Why the Mountain Valley Pipeline Matters
In what came as a surprise to few, if any, observers, the proposed Mountain Valley Pipeline has hit another judicial setback that will delay its completion date and could conceivably kill it off. It is yet one more roadblock in getting the Appalachian region’s surplus of natural gas to population centers on the East Coast, where it is needed.
Fracking has been very good to Appalachia, but it could be even better. By around 2015, the region was more than self-sufficient in natural gas, and up through 2019 had built 10 billion cubic feet per day (Bcf/d) of new pipeline capacity to take some of the rest to markets outside of the region. But in the last few years, activist opponents have used federal environmental laws to stymie additional pipeline capacity, jeopardizing future growth of energy production and jobs. This includes Mountain Valley.
It is becoming difficult and bordering on impossible for major energy projects to navigate all the relevant federal statutes, such as the National Environmental Policy Act, Clean Water Act, and Endangered Species Act. This includes Mountain Valley’s proposed 303 miles of 42-inch pipeline carrying natural gas from West Virginia to Virginia. Years of developing the required Environmental Impact Statement (EIS) are followed by court challenges, a revised EIS, additional challenges on other grounds, and on and on.
It was already enough of a chore to get a project approved during the generally pro-pipeline Trump administration, but now it is even harder under President Biden’s extreme appointees at the Department of Interior, Council on Environmental Quality, and other relevant agencies. This is particularly true of any projects related the fossil fuels (coal, oil, natural gas), as the administration and environmental activists seek to tie up such projects in red tape. The climate change-justified roadblocks may get even worse under new policy guidance from the Federal Energy Regulatory Commission, or FERC, which must approve natural gas pipelines that cross state lines.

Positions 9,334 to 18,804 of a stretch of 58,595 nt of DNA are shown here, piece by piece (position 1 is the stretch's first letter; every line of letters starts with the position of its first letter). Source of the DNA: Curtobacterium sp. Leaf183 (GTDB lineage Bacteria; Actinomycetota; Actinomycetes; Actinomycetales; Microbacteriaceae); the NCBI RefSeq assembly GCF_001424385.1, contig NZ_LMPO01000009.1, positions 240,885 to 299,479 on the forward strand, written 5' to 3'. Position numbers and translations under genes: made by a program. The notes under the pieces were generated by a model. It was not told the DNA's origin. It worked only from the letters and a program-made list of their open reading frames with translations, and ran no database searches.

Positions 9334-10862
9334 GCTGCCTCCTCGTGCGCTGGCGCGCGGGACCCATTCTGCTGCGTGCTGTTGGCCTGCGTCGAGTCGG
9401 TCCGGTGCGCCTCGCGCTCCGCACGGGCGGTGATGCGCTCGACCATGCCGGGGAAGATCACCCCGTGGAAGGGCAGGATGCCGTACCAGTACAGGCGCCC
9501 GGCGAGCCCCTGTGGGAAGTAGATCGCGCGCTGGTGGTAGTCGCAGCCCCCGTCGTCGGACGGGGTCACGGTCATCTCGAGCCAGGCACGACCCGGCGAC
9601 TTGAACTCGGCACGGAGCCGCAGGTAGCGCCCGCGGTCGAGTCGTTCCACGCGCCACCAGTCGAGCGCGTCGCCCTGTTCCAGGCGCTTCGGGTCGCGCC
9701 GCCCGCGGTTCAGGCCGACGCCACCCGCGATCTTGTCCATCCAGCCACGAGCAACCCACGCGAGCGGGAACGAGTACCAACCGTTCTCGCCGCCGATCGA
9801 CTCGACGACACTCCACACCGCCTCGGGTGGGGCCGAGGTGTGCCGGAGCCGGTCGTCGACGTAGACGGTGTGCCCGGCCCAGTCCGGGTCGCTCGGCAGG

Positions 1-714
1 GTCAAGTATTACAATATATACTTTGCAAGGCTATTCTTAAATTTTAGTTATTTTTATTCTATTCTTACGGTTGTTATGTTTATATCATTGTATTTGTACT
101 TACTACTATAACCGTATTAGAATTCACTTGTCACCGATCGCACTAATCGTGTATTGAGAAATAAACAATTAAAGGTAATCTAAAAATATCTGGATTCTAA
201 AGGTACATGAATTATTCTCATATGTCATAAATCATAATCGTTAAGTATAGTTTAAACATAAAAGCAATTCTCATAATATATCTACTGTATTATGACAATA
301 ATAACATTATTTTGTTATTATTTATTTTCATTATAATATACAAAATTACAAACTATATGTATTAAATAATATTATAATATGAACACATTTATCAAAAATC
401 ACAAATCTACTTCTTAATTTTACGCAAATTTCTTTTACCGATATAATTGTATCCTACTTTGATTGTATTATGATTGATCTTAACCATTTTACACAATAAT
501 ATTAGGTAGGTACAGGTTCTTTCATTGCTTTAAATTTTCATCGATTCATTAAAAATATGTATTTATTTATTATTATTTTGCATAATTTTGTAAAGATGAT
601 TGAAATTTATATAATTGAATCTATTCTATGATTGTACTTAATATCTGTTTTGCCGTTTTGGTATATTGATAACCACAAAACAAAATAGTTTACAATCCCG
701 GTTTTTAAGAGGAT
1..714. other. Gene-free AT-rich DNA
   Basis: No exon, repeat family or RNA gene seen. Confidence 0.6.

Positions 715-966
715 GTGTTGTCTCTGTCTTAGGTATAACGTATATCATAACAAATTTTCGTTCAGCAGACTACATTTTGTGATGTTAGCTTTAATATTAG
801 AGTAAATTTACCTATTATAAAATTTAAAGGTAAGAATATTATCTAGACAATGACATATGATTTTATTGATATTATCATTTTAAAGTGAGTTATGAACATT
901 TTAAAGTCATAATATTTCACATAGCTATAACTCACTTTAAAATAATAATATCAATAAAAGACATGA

Consider the fate of another Appalachian pipeline, the Atlantic Coast Pipeline. After six years of legal challenges and appeals, the pipeline developers finally prevailed in the U.S. Supreme Court in 2020. Nevertheless, they gave up soon thereafter, once project opponents promised to raise as many as eight other objections on different grounds.
Essentially, pipeline developers have to go undefeated through multiple legal challenges costing millions of dollars over many years. Little wonder few are succeeding and fewer are even trying.
Mountain Valley’s latest snag involves two fish species, the Roanoke logperch and the candy darter, classified as endangered under the Endangered Species Act. A federal court was not convinced that the required Biological Opinion, developed by the U.S. Fish and Wildlife Service during the Trump administration, showed that the fish would be sufficiently protected. But even if a revised Biological Opinion demonstrates that the Roanoke logperch and candy darter won’t be harmed, there are many proverbial fish in the sea—other endangered species to litigate over (West Virginia has 30 and Virginia has 77) or violations under other environmental statutes—that could lead to additional rounds of litigation.
In fact, just a week earlier, anti-pipeline activists convinced the same court to delay the pipeline on completely different grounds, this time involving the pipeline’s previously granted right-of-way underneath a federally controlled forest.
According to the U.S. Energy Information Administration, the Appalachian region has the potential to increase output but is limited by a lack of pipeline capacity. Any additional natural gas supply would be much in demand on the East Coast, which is currently suffering shortages and high winter heating prices. Some could also be used to increase exports of liquefied natural gas, or LNG, to America’s European and Asian allies and thus reduce their reliance on natural gas from Russia.